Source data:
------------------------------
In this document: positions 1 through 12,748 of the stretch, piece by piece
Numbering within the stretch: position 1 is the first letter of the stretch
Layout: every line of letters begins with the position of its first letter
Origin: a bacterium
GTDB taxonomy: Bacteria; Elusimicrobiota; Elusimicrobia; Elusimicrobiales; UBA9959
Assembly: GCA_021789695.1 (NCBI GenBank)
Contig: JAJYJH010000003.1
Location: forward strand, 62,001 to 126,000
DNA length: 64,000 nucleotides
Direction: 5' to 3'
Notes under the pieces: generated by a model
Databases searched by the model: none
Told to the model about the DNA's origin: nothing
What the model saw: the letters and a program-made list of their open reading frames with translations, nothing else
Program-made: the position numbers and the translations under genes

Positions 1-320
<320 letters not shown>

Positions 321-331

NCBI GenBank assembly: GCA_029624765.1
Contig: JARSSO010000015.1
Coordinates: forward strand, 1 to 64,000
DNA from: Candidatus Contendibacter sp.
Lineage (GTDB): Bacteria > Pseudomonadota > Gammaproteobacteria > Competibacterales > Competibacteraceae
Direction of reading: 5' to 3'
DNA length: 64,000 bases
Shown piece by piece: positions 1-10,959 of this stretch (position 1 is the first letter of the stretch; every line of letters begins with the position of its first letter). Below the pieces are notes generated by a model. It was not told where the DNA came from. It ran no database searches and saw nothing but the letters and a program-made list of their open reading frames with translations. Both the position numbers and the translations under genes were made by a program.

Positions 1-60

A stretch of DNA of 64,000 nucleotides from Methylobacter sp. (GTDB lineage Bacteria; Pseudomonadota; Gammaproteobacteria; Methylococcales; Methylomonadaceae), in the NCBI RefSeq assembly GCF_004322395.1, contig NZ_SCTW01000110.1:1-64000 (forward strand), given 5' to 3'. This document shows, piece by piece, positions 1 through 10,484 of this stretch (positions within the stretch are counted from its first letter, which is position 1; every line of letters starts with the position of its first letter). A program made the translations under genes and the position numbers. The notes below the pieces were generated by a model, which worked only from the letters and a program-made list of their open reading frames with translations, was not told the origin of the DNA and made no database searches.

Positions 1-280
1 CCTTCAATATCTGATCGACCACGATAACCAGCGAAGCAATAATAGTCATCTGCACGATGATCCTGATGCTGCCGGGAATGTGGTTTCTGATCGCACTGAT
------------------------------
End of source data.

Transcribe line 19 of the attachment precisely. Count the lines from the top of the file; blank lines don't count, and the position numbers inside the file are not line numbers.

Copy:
NCBI GenBank assembly: GCA_029624765.1